Compelling stories: from graphic journalism to satire TV shows
Graphic News is run by a small team of Italian journalists and comic artists interested in exploring new ways of telling journalistic, non-fiction narrative stories. Their aim is to be digital-first and experiment with mobile and desktop suitable images and layouts. Graphic News visualizes in depth-stories explaining complex economic, scientific and social issues in a reader friendly way. Some of their stories include, China’s economic growth and motorcycles and the closure of Italy’s last forensic psychiatric hospitals.
Meydan TV, an independent online media platform for Azerbaijan, regularly posts satirical cartoons, which have proved very popular on social media; a caricature by Meydan’s Gunduz Aghayev reacting to the news on Georgia’s visa liberalization with the EU had almost 1 million views on Facebook.
Zambezi News uses satire to talk about everything from vote rigging to corruption in Zimbabwe. They developed a faux-news program, with three comic newscasters, which cuts between the newsroom and satirical reports from the field, and features a string of outrageous characters and skits. Six million Zimbabweans have viewed the show — initially they publicized it through community radio stations, activist groups, social media and YouTube, and, on request they produced 10,000 DVDs to distribute them to people in towns and villages across Zimbabwe.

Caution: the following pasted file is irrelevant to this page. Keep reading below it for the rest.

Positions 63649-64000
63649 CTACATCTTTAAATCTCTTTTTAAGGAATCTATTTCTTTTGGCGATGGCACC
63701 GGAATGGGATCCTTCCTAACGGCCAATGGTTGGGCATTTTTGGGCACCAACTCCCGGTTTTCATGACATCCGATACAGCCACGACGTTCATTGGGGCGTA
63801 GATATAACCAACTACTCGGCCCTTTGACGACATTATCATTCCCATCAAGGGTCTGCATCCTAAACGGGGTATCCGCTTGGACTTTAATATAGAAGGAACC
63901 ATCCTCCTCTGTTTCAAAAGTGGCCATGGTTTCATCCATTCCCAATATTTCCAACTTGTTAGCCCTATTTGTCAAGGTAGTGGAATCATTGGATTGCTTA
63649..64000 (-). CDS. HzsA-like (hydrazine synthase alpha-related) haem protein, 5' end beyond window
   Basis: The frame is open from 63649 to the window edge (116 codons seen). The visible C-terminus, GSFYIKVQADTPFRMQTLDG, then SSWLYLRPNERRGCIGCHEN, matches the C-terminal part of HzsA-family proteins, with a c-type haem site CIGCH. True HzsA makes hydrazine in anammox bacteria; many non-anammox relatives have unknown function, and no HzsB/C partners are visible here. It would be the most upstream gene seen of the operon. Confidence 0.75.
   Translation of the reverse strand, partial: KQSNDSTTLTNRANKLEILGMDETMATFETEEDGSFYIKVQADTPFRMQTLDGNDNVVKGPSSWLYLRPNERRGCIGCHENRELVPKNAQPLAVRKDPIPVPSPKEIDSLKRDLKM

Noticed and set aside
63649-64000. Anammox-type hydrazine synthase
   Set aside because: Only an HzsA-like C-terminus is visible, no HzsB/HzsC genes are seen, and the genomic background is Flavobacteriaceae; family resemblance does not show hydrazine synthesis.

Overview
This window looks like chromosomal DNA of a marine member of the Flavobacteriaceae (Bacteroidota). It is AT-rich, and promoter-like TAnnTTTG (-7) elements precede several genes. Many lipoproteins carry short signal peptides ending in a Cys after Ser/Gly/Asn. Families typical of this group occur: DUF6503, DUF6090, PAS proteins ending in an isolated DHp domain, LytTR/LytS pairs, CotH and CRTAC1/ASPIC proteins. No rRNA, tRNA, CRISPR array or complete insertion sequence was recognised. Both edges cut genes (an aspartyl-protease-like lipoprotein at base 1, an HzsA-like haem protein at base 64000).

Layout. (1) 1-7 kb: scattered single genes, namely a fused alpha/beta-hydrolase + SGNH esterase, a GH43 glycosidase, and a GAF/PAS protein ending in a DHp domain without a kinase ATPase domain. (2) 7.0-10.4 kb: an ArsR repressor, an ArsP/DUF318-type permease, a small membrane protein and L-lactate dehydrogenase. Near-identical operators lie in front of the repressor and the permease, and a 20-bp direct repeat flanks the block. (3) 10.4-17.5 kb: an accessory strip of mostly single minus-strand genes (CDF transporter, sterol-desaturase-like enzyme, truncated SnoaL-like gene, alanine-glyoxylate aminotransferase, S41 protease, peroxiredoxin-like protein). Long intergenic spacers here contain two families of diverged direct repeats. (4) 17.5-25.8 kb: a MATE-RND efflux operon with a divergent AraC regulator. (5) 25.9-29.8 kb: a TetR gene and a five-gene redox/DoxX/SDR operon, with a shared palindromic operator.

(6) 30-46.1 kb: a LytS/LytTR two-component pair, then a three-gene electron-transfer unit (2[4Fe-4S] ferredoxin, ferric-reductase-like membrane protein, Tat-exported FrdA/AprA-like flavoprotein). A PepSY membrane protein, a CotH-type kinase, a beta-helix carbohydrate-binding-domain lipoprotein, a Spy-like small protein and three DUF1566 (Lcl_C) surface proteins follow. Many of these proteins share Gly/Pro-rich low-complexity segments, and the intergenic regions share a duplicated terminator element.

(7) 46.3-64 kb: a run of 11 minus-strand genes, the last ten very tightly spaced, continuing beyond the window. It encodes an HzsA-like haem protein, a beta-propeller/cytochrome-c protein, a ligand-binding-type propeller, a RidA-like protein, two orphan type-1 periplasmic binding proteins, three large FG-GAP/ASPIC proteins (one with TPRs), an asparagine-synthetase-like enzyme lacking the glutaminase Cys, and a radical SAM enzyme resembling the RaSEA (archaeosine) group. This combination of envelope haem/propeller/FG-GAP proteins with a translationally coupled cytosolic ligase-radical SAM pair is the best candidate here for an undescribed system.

Hackastory, a Netherland-based journalism start-up founded by a journalist, a developer and a transmedia academic, does not produce its own stories. Instead, it encourages other journalists to find new perspectives and creative ideas. Hackastory’s mission is to empower cross-professional collaboration in digital storytelling through experimenting and learning by doing approach. To do this, Hackastory organizes storytelling hackathons around the world, bringing together journalists, developers and designers who have two days to produce a project (prototype).
CORRECT!V, an innovative, data-driven, investigative reporting newsroom based in Germany, experiments with various ways of story-telling, fusing “classical” investigative journalism, technology, digital tools and art. They produced a powerful graphic novel — “Weisse Wölfe“ (White Wolves) — which illustrates the investigation by David Schraven and Jan Feindt into a gang of Nazi extremists from the Ruhr area that gradually uncovered their international links. The printed version was initially distributed for free and, when the team realized its success, a new print-run was ordered which sold out in a matter of days.